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From Ballinaby, Islay, Inner Hebrides

Postcard of Pin.
© National Museums Scotland


This bronze pin was found in a man's grave at Ballinaby on Islay in the Inner Hebrides. He was buried in a cist with a range of weapons and an elaborate belt, sometime between 875 and 950.

The ringed pin has a moveable ring at one end to which some thread would have been attached. The other end of the thread would have been looped over the tip of the pin to stop it from slipping out of the garment. The point has been flattened.

Ringed pins are a type of dress pin, often with decoration on the heads. They are an Irish type of pin which was adopted by Vikings, especially those living in western Europe. Examples occur in bronze and silver.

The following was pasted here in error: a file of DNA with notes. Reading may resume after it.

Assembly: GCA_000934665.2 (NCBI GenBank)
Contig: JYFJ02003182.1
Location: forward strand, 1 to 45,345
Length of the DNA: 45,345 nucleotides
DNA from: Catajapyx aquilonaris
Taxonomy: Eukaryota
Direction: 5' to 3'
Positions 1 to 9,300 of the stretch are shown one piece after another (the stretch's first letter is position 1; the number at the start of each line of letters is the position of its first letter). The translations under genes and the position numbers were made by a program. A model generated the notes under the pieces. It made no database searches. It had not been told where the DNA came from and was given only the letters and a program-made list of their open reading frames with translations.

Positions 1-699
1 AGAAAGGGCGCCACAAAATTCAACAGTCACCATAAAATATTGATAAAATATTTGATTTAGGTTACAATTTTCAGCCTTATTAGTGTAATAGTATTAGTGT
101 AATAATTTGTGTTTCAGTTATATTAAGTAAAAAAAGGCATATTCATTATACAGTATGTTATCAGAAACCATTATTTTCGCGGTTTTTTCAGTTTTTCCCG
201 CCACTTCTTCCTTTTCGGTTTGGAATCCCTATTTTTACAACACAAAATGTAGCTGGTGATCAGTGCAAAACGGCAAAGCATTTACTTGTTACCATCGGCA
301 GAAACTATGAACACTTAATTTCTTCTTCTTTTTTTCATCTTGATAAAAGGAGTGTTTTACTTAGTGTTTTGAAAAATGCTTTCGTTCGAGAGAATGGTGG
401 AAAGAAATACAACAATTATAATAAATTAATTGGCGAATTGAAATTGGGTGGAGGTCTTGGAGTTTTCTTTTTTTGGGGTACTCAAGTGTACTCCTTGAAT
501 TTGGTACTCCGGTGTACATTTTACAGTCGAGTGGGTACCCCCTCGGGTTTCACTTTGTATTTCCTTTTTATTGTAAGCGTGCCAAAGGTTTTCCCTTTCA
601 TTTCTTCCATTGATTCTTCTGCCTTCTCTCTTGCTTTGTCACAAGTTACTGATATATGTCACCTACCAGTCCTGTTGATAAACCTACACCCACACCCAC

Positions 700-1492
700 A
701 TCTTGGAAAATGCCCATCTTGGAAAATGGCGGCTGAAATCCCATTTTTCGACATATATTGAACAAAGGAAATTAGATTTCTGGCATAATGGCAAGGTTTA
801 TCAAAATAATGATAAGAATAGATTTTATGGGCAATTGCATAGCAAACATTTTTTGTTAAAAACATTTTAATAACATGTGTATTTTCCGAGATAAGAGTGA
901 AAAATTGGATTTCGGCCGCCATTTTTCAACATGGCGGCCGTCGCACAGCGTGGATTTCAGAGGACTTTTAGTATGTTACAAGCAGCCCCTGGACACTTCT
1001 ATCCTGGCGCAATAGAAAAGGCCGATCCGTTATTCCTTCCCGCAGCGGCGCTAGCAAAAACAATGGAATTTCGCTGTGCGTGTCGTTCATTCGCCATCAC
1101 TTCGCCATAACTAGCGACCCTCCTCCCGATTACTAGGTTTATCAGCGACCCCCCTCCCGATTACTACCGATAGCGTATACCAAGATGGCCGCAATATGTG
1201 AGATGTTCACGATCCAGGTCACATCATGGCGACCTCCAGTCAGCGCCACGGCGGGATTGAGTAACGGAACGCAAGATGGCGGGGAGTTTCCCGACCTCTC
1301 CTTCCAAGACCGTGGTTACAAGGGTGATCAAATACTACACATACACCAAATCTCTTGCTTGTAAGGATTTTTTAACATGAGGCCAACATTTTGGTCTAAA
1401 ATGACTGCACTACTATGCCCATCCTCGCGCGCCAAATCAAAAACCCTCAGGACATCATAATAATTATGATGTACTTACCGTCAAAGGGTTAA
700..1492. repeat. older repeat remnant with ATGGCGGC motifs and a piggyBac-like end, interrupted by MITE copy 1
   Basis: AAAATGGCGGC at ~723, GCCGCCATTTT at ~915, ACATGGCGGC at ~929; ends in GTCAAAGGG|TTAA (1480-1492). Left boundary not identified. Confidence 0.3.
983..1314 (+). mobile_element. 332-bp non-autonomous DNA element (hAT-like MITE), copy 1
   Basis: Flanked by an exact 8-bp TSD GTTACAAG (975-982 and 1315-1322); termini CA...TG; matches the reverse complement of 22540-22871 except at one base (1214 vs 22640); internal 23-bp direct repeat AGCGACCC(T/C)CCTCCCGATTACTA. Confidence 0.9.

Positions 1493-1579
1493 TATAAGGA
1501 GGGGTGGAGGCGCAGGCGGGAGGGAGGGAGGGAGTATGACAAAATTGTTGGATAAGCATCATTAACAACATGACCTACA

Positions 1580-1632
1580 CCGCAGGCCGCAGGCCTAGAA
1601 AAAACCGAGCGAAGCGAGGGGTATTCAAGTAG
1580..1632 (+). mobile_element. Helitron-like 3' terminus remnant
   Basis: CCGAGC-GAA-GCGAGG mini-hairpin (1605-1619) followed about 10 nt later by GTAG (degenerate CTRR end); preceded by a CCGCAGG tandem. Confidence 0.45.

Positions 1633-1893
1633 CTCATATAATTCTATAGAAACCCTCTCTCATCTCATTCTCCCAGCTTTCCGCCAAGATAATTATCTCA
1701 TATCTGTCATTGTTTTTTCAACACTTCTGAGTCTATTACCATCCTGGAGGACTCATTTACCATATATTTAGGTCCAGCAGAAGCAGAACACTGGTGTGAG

Record details

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Online ID: 000-100-102-644-C
Image Rights Holder: National Museums Scotland
Project: 0098: National Museums Scotland
Project description | View all records in project
Ref: National Museums Scotland  X.IL 384
Date: Between 875 and 950
between 875 and 950 AD
Material: Bronze; free ring headed
Dimensions: 4" L
Where: Scotland, Argyll, Islay, Ballinaby
Description: Penannular ring-headed pin of bronze, with flattened point, from Ballinaby, Islay, between 875 and 950 AD
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